Author Interviews, Imperial College, Parkinson's / 23.09.2015

Dr. Ilse S. Pienaar Honorary Lecturer in Neuroscience at Imperial College London (& Snr. Lecturer in Cellular Pathology, Northumbria University) Centre for Neuroinflammation & Neurodegeneration Division of Brain Sciences Faculty of Medicine Imperial College London Hammersmith Hospital Campus London United KingdomMedicalResearch.com Interview with: Dr. Ilse S. Pienaar Honorary Lecturer in Neuroscience at Imperial College London (& Snr. Lecturer in Cellular Pathology, Northumbria University) Centre for Neuroinflammation & Neurodegeneration Division of Brain Sciences Faculty of Medicine Imperial College London Hammersmith Hospital Campus London United Kingdom   Medical Research: What is the background for this study? What are the main findings? Dr. Pienaar: A highly heterogeneous brainstem structure, the pedunculopontine nucleus (PPN) has been deemed a promising target for the delivery of deep-brain stimulation (DBS), to alleviate aspects of Parkinson's disease (PD), especially gait and postural instability. However, optimal therapeutic targeting of the PPN has been hampered due to DBS being unable to discriminate between cell types being targeted. We optomised a novel technique, Designer Receptors Exclusively Activated by Designer Drugs (DREADD) in a rat model of PD, by which to target only the PPN cholinergic neurons. A series of behavioral tests revealed that selective stimulation of the PPN cholinergics completely reverses gait problems and postural instability in the PD rats. (more…)
Author Interviews, JAMA, McGill, Parkinson's / 15.06.2015

Ron Postuma, MD, MSc Associate Professor Department of Neurology Montreal General Hospital Montreal, QuebecMedicalResearch.com Interview with: Ron Postuma, MD, MSc Associate Professor Department of Neurology Montreal General Hospital Montreal, Quebec Medical Research: What is the background for this study? What are the main findings? Dr. Postuma: The background is that we often think about Parkinson’s Disease as a single disease.  However, every clinician knows that there is a great deal of variability from patient to patient.  If we can understand the main aspects that separate patients into groups, we can target therapy better. The analysis used a semi-automated means to divide Parkinson’s patients into groups, using extensive information about motor and non-motor aspects of disease.  We found that the non-motor symptoms, especially cognition, sleep disorders, and blood pressure changes were the most powerful predictors of which group a patient would be in.  Based on these non-motor (and some motor aspects), the most accurate way to divide patients was into three groups - diffuse (many non-motor symptoms), pure motor, and intermediate (halfway between the other).  We then followed patients over time.  The diffuse group had, by far, the worse prognosis.  This was not only for the non-motor aspects, but the motor as well. (more…)
Author Interviews, Exercise - Fitness, Parkinson's / 03.06.2015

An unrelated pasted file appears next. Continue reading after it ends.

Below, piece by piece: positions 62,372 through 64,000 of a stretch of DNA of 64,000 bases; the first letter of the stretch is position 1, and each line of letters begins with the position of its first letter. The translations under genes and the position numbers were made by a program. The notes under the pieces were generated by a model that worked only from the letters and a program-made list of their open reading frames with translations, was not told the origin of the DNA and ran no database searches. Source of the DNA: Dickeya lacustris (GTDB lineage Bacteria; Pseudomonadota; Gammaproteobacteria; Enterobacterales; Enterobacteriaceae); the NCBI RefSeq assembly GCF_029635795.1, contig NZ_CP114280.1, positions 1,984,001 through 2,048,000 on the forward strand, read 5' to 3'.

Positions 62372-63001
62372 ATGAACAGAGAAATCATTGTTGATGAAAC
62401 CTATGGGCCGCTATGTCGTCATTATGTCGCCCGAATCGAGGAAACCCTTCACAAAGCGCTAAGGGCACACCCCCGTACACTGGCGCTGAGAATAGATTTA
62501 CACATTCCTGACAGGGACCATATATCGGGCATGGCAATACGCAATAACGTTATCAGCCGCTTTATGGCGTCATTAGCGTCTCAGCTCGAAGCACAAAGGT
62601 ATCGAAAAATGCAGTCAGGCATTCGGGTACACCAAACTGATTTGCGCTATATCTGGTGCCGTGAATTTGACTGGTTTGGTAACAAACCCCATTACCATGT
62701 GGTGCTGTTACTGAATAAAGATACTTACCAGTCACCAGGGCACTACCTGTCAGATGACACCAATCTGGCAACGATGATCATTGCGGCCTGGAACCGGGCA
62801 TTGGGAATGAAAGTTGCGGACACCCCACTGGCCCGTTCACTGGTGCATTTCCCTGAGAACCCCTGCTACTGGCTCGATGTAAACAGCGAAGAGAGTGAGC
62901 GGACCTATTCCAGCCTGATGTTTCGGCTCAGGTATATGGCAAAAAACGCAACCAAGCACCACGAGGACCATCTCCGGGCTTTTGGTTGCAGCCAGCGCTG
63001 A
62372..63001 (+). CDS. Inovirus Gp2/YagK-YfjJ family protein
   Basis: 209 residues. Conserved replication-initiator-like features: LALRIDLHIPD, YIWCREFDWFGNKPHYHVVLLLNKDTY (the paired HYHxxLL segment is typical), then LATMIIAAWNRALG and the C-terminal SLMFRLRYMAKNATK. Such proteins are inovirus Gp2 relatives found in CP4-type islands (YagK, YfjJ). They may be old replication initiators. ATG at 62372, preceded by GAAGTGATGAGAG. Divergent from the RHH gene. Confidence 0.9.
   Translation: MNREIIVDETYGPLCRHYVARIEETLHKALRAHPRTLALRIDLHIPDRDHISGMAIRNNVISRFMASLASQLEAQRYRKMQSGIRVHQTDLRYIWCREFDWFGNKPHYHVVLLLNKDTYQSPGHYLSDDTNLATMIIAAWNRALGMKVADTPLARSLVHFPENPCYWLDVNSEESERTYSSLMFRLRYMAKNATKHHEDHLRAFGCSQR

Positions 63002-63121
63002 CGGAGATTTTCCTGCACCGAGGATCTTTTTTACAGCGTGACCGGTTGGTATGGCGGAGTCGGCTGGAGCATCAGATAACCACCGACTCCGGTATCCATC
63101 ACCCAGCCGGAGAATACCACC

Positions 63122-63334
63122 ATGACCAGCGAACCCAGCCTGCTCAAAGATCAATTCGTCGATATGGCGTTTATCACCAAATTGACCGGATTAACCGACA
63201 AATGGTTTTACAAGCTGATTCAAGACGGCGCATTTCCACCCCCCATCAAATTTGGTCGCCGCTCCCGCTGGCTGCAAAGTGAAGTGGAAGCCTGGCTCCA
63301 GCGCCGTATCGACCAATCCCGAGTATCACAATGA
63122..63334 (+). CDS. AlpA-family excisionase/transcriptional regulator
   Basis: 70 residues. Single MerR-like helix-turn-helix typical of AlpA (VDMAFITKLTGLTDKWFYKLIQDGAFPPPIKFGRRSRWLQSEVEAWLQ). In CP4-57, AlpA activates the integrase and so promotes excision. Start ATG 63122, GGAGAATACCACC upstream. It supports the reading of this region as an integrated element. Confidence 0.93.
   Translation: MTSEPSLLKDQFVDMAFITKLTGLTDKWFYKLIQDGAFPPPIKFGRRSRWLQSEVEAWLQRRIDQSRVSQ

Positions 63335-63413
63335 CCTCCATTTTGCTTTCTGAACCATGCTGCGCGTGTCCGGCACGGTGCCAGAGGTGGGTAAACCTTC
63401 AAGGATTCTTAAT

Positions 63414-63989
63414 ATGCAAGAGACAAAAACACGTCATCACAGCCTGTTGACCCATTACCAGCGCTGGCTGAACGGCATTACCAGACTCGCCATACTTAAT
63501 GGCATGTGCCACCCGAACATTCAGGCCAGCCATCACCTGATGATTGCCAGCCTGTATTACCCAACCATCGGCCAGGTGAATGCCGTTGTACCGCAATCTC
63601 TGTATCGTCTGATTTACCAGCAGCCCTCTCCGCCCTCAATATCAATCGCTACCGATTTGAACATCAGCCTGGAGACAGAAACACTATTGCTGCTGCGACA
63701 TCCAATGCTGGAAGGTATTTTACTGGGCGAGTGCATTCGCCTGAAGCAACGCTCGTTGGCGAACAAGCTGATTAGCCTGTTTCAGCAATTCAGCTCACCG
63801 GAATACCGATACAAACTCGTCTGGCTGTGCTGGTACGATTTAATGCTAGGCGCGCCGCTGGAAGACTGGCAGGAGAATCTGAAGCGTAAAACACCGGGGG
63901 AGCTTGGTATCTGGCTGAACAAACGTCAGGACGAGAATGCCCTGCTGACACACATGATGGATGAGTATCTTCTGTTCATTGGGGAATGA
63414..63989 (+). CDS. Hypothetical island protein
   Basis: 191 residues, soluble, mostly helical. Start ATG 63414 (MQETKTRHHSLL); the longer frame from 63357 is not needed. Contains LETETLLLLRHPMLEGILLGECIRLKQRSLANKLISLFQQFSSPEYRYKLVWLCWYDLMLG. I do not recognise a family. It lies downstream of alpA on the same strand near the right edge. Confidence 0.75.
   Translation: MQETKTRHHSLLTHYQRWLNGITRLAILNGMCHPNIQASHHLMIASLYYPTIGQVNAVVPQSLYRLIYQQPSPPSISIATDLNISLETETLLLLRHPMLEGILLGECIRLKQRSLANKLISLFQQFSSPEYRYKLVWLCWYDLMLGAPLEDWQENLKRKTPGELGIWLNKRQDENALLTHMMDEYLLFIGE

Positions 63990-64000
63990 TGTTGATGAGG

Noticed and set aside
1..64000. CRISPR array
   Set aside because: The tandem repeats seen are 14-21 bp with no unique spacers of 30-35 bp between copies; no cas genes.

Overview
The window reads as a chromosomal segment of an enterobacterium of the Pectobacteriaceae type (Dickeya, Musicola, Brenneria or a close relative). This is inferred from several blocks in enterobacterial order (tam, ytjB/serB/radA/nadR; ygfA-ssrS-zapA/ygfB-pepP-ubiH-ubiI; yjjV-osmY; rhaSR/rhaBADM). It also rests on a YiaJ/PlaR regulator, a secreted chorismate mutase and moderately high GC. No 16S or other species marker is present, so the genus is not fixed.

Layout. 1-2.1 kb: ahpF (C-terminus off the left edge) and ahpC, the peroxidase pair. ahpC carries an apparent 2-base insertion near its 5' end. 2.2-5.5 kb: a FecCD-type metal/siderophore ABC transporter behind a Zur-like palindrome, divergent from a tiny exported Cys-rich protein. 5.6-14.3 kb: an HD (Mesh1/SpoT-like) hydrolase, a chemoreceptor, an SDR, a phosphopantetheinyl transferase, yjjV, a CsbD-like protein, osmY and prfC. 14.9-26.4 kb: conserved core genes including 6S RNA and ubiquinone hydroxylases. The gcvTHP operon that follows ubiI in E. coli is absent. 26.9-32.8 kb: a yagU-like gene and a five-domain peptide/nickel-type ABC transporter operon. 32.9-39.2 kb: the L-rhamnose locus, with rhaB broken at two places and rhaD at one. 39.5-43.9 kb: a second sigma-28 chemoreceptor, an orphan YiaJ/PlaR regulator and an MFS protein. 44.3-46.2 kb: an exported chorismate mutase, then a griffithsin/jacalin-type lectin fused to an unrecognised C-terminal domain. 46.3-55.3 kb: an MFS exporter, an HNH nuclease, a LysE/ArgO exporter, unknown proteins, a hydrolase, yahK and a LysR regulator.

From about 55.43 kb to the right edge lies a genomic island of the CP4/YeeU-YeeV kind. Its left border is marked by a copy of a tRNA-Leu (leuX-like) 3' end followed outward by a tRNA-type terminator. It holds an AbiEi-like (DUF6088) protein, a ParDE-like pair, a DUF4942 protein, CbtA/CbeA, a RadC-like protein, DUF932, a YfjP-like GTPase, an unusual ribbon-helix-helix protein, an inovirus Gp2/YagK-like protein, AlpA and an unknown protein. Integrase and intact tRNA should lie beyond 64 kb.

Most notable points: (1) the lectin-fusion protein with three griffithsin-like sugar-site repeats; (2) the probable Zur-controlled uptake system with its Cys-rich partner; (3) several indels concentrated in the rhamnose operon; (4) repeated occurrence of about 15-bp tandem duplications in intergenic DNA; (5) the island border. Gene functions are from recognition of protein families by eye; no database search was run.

Dr. Lori P. Altmann Department of Speech, Language, and Hearing Sciences Center for Movement Disorders and Neurorestoration University of Florida, Gainesville, FloridaMedicalResearch.com Interview with: Dr. Lori P. Altmann Department of Speech, Language, and Hearing Sciences Center for Movement Disorders and Neurorestoration University of Florida, Gainesville, Florida Medical Research: What is the background for this study? What are the main findings? Dr. Altmann: There are a multitude of studies from our labs and others examining the effects of doing a variety of different cognitive tasks while walking or while maintaining postural control, and the results across studies are consistent—motor performance usually declines.  These “dual task effects” are exaggerated in healthy older adults, and are even more pronounced in people with Parkinson disease (PD).  Our study investigated dual task effects during cycling in healthy older adults and people with Parkinson disease.  In contrast to most studies of this type which typically contrast dual task effects of two cognitive tasks, we used an array of 12 cognitive tasks of graded difficulty, from very very easy to extremely difficult.  One of our primary goals was to establish that the dual task effects were directly related to the difficulty of the cognitive task. Our primary findings were that, instead of cycling slower when doing various cognitive task, both groups of participants sped up, and the amount they sped up was directly related to the difficulty of cognitive tasks.  In the easiest task, cycling speed increased by an average of about 25%, With some participants actually doubling their single task speed. There was no evidence that this increase in cycling speed came as a result of prioritizing cycling over the cognitive tasks, as scores on the cognitive tasks either remained the same or got slightly better.  Interestingly, people with Parkinson disease still showed faster cycling during the easiest tasks, but did not benefit as much from the dual task as the healthy adults. We attribute our findings to arousal that is triggered by both the cycling and the cognitive tasks which increases attentional resources that can be used for both motor and cognitive processing.  We believe the findings haven’t been documented before because most studies use gait or balance as the motor tasks, and these are much more difficult tasks that demand more attentional resources, leading to the typical findings of dual task costs instead of dual task benefits. The decrease in dual task benefits experienced by people with Parkinson disease, we believe, is due to the effects of Parkinson disease on neurotransmitters.  Both cognitive and physiological arousal increase the production of dopamine and norepinephrine in the brain, and disease processes in Parkinson disease interfere with production of these neurotransmitters, thus limiting arousal-based increases in attentional resources. (more…)